Another excuse they give themselves for treating is that the ‘treat’ they are buying is educational and will help the development of the child. In the back of the grandparents’ minds is concern about what the parents might think of the gift. An ‘educational’ treat is always a safe bet. In this category books are the most obvious present, but also colouring books, craft…

While a large proportion of pensioner households have low incomes, ironically, the retired account for the majority of wealthy Britons. The over-50s are the wealthiest and fastest growing group of consumers in the UK, and they are ready to spend their money on their grandchildren. These ‘little’ or ‘educational treats’ mentioned already, are only two of the opportunities we identified for brands to offer new products to grandparents. But of course there are many more. There are so many opportunities that user insights can lead us to while we are working on designing!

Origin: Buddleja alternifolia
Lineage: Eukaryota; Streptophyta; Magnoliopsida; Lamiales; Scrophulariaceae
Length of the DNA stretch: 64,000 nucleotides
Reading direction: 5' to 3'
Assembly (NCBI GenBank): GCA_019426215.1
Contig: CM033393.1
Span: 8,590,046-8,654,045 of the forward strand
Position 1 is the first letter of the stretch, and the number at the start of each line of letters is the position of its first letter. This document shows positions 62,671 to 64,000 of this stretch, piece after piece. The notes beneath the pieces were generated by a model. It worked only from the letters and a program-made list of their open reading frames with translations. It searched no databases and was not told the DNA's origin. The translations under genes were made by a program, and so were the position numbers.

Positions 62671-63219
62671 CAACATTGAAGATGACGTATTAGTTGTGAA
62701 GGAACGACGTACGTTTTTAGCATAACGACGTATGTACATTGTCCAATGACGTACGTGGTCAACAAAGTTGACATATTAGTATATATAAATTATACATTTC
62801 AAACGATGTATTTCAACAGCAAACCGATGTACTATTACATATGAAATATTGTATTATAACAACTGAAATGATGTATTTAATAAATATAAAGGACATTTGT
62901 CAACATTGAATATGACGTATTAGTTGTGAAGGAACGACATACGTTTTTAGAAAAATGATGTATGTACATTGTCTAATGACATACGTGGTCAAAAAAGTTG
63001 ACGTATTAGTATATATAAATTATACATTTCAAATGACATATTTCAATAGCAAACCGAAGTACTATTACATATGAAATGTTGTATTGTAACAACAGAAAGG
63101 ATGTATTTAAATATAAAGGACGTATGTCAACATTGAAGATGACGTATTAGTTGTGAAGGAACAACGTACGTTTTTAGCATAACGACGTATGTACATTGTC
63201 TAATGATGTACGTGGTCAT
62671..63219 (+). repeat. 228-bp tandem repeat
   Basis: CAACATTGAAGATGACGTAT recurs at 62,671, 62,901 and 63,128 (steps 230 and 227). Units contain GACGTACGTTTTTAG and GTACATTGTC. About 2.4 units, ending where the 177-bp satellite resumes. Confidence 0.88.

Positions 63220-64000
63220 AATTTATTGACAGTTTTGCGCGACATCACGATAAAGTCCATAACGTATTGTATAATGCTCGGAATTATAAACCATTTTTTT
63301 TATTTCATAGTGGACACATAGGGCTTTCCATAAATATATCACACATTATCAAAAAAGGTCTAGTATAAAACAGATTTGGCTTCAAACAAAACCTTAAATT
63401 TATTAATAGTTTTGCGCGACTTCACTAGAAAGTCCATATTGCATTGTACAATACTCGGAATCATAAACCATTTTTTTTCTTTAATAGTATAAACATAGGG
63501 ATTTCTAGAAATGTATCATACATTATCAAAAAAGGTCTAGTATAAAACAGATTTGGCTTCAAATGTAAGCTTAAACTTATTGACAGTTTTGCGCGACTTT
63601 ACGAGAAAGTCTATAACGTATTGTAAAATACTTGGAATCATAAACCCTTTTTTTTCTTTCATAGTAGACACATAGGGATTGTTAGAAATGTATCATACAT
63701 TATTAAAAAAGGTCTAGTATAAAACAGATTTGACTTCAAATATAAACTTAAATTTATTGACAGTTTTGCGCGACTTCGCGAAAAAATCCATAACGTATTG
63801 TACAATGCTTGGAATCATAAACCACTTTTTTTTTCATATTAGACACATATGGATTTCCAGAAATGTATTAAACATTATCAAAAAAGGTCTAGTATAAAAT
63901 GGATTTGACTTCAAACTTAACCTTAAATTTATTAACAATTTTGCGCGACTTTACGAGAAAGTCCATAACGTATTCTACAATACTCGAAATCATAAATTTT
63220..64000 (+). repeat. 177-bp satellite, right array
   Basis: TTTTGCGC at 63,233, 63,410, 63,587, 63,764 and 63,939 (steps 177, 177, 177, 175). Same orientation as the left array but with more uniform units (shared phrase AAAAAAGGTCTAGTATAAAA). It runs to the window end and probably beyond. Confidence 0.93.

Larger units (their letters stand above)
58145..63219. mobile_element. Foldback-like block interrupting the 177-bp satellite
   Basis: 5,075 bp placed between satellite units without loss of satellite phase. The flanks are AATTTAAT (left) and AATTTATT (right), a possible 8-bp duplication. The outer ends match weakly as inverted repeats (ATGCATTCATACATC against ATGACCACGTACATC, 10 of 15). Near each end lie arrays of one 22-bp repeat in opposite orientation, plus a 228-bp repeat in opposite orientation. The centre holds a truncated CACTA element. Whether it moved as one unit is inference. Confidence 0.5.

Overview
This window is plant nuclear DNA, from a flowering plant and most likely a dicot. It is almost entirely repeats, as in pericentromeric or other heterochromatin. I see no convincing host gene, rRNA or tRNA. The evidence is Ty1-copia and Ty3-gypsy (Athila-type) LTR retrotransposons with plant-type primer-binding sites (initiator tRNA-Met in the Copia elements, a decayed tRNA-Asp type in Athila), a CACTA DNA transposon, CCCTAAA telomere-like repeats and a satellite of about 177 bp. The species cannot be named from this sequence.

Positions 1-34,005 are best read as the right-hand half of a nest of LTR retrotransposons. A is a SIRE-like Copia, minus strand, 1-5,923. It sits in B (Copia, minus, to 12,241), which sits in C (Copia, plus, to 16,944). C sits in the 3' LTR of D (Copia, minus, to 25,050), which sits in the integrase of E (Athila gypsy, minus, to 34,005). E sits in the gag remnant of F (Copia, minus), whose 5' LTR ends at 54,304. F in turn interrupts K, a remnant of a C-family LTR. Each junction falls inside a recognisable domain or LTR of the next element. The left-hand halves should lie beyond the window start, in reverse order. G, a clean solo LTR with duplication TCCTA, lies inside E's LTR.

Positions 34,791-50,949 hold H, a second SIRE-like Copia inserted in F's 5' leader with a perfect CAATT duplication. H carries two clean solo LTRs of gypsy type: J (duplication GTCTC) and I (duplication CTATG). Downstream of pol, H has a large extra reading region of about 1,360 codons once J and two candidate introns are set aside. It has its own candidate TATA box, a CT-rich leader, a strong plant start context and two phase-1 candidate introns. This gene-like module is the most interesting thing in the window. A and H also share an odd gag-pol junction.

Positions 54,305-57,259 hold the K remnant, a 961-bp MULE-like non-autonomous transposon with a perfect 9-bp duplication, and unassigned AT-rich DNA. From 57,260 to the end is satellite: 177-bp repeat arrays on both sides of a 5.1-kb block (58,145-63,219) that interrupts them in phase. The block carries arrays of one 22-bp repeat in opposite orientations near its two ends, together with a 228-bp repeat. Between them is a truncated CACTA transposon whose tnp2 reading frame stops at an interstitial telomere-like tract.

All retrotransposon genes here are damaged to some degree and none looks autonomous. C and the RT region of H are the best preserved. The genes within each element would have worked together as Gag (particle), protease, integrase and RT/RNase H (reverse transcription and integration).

This is how the process behind the development of kids’ products looks like at Studio INTO: plenty of interaction with people and understanding of their wider social issues. Let’s start designing then!

By Studio INTO